4 years ago

Mechanistic basis for increased human gene targeting by promoterless vectors—roles of homology arms and Rad54 paralogs

Mechanistic basis for increased human gene targeting by promoterless vectors—roles of homology arms and Rad54 paralogs
Shinta Saito, Aya Kurosawa, Noritaka Adachi
Gene targeting by homologous recombination provides the definitive tool for analyzing gene function. Promoterless vectors, which do not possess a promoter to drive marker gene expression, confer higher targeting efficiencies than conventional vectors due to the reduced number of drug-resistant clones. We here show that gene-targeting efficiency is typically ≥ 25% with the use of exon-trapping-type promoterless vectors in a human diploid cell line, Nalm-6. The efficiency of exon-trapping gene targeting was correlated with the level of target gene expression when a 2A peptide sequence was linked to the marker gene. Intriguingly, total arm length was not necessarily a determinant of targeting efficiency, as longer arms tend to enhance both homologous (targeted) and nonhomologous (nontargeted) integration of the vector; rather, the presence of an exon in the 5′ arm led to a decreased targeting efficiency. Strikingly, loss of Rad54 did not severely affect the targeting efficiency of exon-trap vectors. Moreover, additional deletion of the Rad54 paralog Rad54B had limited impact on the high-efficiency gene targeting. These results indicate that targeted integration occurs in human cells even when both Rad54 and Rad54B are missing. These studies provide additional important insight into the contribution of various DNA repair factors on the targeting mechanics. Promoterless vectors are advantageously used for gene targeting via homologous recombination. This paper investigates the utility and mechanistic basis of exon-trap-type promoterless vectors in human somatic cells. The findings not only provide possible future options for rational design of targeting vectors but also reveal an unexpectedly limited role of Rad54 and Rad54B in human cell gene targeting.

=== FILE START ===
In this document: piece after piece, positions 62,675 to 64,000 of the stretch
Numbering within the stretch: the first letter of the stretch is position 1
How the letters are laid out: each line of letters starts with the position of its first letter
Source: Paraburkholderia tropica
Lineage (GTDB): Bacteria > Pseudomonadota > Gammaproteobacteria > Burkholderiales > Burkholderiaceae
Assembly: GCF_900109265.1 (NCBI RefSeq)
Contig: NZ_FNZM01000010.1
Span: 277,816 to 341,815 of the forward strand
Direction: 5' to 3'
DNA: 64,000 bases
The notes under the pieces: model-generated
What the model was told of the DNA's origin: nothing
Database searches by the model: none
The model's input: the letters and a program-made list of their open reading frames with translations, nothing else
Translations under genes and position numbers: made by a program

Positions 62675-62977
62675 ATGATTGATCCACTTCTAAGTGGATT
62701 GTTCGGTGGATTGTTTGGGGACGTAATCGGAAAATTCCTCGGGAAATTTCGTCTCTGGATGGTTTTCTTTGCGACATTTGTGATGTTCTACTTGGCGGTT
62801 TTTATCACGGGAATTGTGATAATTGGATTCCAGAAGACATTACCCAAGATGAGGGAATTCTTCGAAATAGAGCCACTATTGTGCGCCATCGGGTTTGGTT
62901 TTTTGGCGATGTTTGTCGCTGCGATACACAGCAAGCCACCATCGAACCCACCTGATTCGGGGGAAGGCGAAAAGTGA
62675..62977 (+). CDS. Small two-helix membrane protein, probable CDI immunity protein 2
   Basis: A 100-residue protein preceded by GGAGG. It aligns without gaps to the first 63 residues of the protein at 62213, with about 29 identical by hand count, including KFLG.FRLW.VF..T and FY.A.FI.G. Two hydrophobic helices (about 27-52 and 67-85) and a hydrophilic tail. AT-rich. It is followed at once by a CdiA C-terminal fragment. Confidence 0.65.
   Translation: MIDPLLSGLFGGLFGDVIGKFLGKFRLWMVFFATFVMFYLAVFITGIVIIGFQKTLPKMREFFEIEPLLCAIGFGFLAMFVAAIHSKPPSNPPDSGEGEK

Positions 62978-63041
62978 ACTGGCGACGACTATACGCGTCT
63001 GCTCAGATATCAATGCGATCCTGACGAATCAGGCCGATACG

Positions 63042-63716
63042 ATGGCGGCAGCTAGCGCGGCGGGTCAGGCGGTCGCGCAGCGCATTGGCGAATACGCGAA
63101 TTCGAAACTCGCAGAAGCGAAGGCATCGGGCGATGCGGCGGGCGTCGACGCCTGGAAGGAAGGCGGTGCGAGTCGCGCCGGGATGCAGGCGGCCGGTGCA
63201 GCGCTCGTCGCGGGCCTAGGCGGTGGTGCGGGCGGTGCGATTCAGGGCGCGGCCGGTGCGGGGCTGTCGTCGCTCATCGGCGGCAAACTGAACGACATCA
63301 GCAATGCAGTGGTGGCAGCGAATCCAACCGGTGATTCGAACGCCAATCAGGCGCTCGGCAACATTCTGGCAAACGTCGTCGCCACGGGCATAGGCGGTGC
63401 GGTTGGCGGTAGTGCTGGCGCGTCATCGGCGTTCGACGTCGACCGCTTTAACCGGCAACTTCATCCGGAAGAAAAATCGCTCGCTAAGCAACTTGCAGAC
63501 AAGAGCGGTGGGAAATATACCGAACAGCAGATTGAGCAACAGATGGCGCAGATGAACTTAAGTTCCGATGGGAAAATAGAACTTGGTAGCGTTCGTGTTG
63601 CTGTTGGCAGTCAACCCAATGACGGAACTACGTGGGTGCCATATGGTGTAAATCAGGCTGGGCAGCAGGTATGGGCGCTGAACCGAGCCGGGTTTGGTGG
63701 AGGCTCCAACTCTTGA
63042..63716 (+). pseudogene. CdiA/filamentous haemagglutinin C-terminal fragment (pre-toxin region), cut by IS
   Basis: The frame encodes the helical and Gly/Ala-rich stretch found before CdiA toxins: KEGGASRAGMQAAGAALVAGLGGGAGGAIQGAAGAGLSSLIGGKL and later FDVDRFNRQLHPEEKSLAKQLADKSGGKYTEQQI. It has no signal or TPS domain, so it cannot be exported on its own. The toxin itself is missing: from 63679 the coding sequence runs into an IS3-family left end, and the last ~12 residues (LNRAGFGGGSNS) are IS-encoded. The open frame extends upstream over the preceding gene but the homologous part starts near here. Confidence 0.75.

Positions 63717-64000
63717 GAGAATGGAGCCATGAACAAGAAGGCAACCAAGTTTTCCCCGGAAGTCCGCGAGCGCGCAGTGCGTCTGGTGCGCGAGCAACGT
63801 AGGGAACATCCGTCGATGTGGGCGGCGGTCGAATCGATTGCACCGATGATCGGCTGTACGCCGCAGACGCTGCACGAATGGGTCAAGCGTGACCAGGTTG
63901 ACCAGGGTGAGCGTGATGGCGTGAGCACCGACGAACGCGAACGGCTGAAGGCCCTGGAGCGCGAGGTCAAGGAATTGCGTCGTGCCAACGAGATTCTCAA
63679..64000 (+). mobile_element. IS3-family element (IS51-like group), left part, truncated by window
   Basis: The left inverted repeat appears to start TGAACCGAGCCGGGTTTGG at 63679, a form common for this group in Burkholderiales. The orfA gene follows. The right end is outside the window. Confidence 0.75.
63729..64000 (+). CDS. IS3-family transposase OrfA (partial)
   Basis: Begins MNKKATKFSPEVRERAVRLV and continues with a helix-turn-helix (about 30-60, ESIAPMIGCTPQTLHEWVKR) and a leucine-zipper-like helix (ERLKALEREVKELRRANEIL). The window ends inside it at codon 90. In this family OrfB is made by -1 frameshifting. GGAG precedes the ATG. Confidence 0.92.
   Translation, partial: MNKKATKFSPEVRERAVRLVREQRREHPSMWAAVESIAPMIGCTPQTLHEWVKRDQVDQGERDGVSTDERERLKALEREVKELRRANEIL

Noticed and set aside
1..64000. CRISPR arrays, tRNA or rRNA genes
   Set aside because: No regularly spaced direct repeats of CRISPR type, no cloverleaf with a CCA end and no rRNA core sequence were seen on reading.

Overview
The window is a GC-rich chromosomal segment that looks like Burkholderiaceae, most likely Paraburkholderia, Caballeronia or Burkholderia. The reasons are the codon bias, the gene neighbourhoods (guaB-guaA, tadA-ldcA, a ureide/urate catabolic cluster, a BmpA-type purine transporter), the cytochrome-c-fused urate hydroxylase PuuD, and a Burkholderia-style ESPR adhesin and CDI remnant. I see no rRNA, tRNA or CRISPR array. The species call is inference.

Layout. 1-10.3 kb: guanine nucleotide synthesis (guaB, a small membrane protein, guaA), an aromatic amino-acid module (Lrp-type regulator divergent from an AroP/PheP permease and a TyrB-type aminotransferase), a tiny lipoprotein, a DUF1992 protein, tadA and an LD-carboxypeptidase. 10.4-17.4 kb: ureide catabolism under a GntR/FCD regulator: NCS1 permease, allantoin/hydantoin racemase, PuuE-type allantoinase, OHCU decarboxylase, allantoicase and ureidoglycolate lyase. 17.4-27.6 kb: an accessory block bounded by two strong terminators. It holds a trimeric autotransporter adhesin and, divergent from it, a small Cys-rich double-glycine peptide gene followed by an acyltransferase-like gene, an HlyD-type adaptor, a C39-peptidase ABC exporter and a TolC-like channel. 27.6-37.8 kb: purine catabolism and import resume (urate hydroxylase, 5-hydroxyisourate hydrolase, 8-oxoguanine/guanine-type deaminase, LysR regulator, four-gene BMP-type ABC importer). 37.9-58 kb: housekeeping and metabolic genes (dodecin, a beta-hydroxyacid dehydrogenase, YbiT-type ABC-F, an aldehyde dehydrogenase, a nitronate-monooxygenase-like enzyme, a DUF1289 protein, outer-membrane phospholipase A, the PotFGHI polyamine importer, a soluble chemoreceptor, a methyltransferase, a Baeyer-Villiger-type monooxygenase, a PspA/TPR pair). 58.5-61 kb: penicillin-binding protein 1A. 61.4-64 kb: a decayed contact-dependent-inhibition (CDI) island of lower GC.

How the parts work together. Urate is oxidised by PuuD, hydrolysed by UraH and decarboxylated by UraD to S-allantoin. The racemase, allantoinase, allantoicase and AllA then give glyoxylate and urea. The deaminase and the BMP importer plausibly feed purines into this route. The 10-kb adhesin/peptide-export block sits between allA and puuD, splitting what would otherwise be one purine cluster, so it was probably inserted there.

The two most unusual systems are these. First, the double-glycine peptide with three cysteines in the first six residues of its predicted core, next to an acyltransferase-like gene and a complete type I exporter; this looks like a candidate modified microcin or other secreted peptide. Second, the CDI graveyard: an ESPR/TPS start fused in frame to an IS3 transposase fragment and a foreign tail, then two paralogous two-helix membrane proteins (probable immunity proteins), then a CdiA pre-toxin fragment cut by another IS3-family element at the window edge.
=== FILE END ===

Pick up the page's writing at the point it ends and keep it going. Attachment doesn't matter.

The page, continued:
Publisher URL: http://onlinelibrary.wiley.com/resolve/doi

DOI: 10.1111/febs.14137

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